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NASA Astronomy Picture of the Day:

It is not a coincidence that planets line up. That's because all of the planets orbit the Sun in (nearly) a single sheet called the plane of the ecliptic. When viewed from inside that plane -- as Earth dwellers are likely to do -- the planets all appear confined to a single band. It is a coincidence, though, when three of the brightest planets all appear in nearly the same direction. Such a coincidence was captured about a month ago. Featured above, Earth's Moon, Mars, Saturn, and Jupiter were all imaged together, just before sunrise, from the Black Sea coast of Bulgaria. A second band is visible diagonally across this image -- the central band of our Milky Way Galaxy. If you wake up early, you will find that these same planets remain visible in the morning sky this month, too. Astrophysicists: Browse 2,100+ codes in the Astrophysics Source Code Library

Photo by Mihail Minkov

NASA Astronomy Picture of the Day:

Still bathed in sunlight, the International Space Station arced through the evening sky over lake Wulfsahl-Gusborn in northern Germany, just after sunset on March 25. The familiar constellation of Orion can be seen left of the trail of the orbital station's bright passage. On the right, Venus is the brilliant evening star above the western horizon. With the camera fixed to a tripod, this scene was captured in a series of five exposures. How can you tell? The short time delay between the end of one exposure and the beginning of the next leaves small gaps in the ISS light trail. Look closely and you'll also see that the sky that appears to be above the horizon is actually a reflection though. The final image has been vertically inverted and the night skyscape recorded in the mirror-like waters of the small lake.

Photo by Helmut Schnieder

NASA Astronomy Picture of the Day:

What are those dots between Saturn's rings? Our Earth and Moon. Just over three years ago, because the Sun was temporarily blocked by the body of Saturn, the robotic Cassini spacecraft was able to look toward the inner Solar System. There, it spotted our Earth and Moon -- just pin-pricks of light lying about 1.4 billion kilometers distant. Toward the right of the featured image is Saturn's A ring, with the broad Encke Gap on the far right and the narrower Keeler Gap toward the center. On the far left is Saturn's continually changing F Ring. From this perspective, the light seen from Saturn's rings was scattered mostly forward , and so appeared backlit. After more than a decade of exploration and discovery, the Cassini spacecraft ran low on fuel in 2017 and was directed to enter Saturn's atmosphere, where it surely melted. Gallery: Notable Venus & Mercury Conjunction 2020 Images submitted to APOD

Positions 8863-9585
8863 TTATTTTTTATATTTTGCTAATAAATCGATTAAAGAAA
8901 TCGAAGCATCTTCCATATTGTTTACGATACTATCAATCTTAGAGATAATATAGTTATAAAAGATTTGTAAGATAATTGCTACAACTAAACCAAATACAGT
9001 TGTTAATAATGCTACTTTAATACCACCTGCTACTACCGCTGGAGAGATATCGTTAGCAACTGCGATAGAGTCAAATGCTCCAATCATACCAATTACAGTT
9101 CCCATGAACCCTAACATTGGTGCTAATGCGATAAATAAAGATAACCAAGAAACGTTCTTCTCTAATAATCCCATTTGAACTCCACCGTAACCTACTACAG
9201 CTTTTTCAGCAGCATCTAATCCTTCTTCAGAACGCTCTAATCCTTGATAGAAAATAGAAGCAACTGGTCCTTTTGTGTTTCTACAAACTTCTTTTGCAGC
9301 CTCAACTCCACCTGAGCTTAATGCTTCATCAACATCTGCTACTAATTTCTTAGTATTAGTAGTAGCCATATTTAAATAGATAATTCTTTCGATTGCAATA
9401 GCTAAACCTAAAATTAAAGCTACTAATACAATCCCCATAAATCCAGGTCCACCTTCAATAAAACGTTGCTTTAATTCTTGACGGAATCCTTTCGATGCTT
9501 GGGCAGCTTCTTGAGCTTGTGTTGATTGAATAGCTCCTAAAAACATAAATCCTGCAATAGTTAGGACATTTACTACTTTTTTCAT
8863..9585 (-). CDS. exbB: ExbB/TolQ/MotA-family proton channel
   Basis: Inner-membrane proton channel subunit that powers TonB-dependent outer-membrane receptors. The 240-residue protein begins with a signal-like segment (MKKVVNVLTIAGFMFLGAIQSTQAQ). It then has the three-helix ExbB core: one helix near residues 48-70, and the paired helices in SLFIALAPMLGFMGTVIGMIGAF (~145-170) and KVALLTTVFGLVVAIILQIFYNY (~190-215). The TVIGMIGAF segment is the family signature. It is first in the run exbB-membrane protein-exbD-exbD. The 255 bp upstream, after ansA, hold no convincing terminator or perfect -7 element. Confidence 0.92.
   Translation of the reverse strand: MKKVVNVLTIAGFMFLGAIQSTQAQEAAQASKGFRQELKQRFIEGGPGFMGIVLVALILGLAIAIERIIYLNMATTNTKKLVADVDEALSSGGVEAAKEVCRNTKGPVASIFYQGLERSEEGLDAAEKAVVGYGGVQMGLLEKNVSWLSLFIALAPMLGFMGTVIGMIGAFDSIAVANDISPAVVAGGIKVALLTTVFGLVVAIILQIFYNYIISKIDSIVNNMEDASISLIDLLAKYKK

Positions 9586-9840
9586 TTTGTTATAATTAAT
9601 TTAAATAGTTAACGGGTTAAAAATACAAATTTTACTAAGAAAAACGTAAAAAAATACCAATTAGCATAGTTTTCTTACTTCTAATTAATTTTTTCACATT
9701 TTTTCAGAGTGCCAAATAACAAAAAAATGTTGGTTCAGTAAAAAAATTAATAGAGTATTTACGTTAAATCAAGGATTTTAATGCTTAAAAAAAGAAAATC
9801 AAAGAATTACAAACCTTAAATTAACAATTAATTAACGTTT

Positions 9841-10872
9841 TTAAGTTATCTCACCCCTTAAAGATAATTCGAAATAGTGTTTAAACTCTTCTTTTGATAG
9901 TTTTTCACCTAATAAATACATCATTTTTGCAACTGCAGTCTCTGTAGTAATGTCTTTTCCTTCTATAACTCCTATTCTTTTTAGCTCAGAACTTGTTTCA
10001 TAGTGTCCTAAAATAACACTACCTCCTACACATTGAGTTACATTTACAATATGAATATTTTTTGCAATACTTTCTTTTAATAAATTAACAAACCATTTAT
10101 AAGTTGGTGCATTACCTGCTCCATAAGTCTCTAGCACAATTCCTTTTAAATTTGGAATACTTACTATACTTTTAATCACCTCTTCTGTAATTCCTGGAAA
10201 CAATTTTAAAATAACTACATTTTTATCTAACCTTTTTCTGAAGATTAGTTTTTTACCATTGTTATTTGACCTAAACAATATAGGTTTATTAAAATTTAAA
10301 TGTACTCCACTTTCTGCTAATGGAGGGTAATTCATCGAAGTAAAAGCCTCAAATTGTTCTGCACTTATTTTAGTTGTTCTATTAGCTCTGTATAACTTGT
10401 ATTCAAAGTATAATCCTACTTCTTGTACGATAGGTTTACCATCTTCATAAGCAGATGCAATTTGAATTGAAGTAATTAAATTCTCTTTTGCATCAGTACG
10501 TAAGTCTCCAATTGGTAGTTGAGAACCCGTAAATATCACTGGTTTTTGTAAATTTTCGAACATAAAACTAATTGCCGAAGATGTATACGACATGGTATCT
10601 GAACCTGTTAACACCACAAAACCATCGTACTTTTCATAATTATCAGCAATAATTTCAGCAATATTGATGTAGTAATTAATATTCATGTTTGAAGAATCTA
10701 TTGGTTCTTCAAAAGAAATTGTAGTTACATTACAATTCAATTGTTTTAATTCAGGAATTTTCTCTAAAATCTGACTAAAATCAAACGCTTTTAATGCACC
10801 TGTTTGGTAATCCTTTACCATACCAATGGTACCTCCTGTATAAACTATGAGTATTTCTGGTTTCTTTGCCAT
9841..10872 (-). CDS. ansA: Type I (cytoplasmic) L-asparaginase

NASA Astronomy Picture of the Day:

What’s higher than the Himalayas? Although the Himalayan Mountains are the tallest on planet Earth, they don't measure up to the Milky Way. Visible above the snow-capped mountains in the featured image is the arcing central band of our home galaxy. The bright spot just above the central plane is the planet Jupiter, while the brightest orange spot on the upper right is the star Antares. The astrophotographer braved below-zero temperatures at nearly 4,000-meters altitude to take the photographs that compose this image. The featured picture is a composite of eight exposures taken with same camera and from the same location over three hours, just after sunset, in 2019 April, from near Bimtang Lake in Nepal. Over much of planet Earth, the planets Mercury (faint) and Venus (bright) will be visible this week after sunset. Experts Debate: How will humanity first discover extraterrestrial life?

Photo by TomasHavel

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